Gratitude from A to Z: Fountain Pens

“And fingers yearn for pen, pen for paper. A moment... and verses freely flow.”
- Alexander Pushkin

I am grateful for fountain pens.

I rediscovered fountain pens when looking for an alternative to the disposable plastic ballpoint pens I was burning through while keeping my daily journal. The solution was a fountain pen with a converter - a piston like mechanism that allows me to refill the pen from a glass bottle of ink. It was perfect! I still have half a bottle of ink left after almost two years with zero waste generated.

An added bonus is that writing with a fountain pen is a far superior experience. Cursive writing may soon become a lost art - it is not even part of the school curriculum having been replaced by keyboarding. As I write in my journal, I often ponder if future generations will even be able to read my words.

Writing with a fountain pen on paper a very satisfying experience. There is something about the feel of the nib as it scribes my thoughts at a pace demanding mindfulness. Keyboarding has its merits, particularly in a world where speed of creation is so valued. But there is joy in crafting something by hand.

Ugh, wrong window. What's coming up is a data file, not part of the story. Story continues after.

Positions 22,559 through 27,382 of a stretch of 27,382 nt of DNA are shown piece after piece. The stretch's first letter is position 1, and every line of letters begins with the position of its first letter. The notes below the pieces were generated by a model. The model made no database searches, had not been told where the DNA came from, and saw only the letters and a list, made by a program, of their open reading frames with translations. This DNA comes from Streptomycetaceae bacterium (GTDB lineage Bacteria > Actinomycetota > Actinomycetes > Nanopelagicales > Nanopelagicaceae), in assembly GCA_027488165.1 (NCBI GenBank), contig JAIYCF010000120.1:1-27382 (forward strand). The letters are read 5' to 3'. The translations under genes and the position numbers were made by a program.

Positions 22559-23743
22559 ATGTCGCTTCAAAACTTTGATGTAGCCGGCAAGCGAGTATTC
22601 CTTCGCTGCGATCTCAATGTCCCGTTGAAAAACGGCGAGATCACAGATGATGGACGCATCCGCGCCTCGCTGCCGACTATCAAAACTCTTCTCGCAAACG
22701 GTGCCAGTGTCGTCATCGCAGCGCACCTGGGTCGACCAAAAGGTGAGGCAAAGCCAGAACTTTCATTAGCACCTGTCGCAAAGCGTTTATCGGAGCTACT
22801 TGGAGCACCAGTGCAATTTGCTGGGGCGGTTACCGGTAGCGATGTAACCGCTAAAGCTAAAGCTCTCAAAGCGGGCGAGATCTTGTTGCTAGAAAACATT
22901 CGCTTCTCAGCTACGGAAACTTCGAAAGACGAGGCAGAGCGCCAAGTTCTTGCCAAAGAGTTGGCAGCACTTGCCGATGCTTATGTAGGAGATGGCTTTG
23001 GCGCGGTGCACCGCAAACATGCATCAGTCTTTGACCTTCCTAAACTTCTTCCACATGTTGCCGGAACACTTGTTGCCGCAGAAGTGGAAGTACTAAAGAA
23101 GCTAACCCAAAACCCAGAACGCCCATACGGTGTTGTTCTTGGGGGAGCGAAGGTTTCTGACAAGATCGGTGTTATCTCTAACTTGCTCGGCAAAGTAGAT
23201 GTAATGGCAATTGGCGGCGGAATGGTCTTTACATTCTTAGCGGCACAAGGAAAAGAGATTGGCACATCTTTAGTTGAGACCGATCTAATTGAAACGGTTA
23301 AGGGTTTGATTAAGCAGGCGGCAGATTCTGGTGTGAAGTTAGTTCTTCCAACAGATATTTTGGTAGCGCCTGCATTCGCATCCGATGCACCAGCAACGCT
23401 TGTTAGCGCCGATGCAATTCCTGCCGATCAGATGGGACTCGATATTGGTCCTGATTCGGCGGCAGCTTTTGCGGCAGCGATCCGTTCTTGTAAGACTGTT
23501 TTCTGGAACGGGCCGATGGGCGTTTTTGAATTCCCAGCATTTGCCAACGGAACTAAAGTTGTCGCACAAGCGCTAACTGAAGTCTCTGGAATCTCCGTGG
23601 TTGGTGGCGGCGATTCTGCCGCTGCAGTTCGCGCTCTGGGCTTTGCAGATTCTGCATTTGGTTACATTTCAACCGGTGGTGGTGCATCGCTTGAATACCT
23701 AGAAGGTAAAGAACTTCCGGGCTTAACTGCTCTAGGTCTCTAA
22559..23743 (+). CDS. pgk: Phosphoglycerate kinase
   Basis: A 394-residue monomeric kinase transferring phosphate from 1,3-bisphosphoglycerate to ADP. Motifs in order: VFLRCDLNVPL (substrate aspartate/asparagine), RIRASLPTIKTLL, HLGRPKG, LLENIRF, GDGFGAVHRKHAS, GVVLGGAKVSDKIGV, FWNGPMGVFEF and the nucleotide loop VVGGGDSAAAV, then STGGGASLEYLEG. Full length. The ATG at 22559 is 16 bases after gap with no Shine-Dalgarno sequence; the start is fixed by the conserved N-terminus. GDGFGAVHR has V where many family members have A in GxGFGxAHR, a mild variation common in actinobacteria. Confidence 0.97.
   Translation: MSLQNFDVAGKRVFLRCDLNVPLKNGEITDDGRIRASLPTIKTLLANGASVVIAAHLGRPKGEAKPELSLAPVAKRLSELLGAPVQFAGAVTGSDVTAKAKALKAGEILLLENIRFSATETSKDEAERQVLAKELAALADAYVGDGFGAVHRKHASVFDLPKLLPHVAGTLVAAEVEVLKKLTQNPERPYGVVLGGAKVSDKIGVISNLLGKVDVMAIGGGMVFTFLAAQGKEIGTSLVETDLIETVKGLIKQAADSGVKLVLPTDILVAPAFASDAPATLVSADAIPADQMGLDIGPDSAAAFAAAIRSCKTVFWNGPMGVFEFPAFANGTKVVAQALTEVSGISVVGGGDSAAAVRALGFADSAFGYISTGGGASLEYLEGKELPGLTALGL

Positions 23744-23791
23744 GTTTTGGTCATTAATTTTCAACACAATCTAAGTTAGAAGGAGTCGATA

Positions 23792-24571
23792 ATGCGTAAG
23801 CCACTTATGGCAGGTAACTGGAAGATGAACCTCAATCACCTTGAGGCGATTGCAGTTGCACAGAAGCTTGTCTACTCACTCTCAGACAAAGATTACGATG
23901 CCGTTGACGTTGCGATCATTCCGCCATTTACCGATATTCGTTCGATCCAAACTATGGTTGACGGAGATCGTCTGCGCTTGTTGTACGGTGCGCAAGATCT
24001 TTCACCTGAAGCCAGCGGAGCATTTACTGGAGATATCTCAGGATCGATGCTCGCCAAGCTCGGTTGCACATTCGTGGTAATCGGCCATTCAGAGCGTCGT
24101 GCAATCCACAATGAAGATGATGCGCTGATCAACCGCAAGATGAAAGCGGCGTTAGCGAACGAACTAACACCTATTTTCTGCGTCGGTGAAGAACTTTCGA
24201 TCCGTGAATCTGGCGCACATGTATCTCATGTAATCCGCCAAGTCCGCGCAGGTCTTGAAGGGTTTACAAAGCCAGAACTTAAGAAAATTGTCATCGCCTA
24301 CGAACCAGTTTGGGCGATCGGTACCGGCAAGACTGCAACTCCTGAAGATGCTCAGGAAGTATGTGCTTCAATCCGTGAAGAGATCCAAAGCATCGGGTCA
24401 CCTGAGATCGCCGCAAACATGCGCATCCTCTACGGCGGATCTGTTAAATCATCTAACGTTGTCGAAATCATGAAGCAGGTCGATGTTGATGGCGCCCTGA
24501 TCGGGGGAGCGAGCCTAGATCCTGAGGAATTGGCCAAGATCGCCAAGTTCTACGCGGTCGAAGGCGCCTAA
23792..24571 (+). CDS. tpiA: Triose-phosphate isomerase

Writing with fountain pen recalls an earlier time when writing was an art form in itself. Correspondence was slow, marked by physical exchanges of handwritten letters over time rather than the instantaneous texting of today. But progress marches on. Fountain pens were an innovation in their time. An earlier scribe likely wrote about the pleasure of writing with the fountain pen's predecessor, the dip pen, a pen with no reservoir that required the writer to periodically dip the pen in an inkwell. The earliest were made from feathers. I'm curious to try one.

There is value in cherishing items like fountain pens that still bring pleasure and cultivate creativity. I use a Pilot Metropolitan pen with an optional converter purchased from the brick and mortar Phidon Pens shop in the old Galt district of Cambridge, Ontario.

What is your favourite writing instrument?

Photo by Aaron Burden on Unsplash

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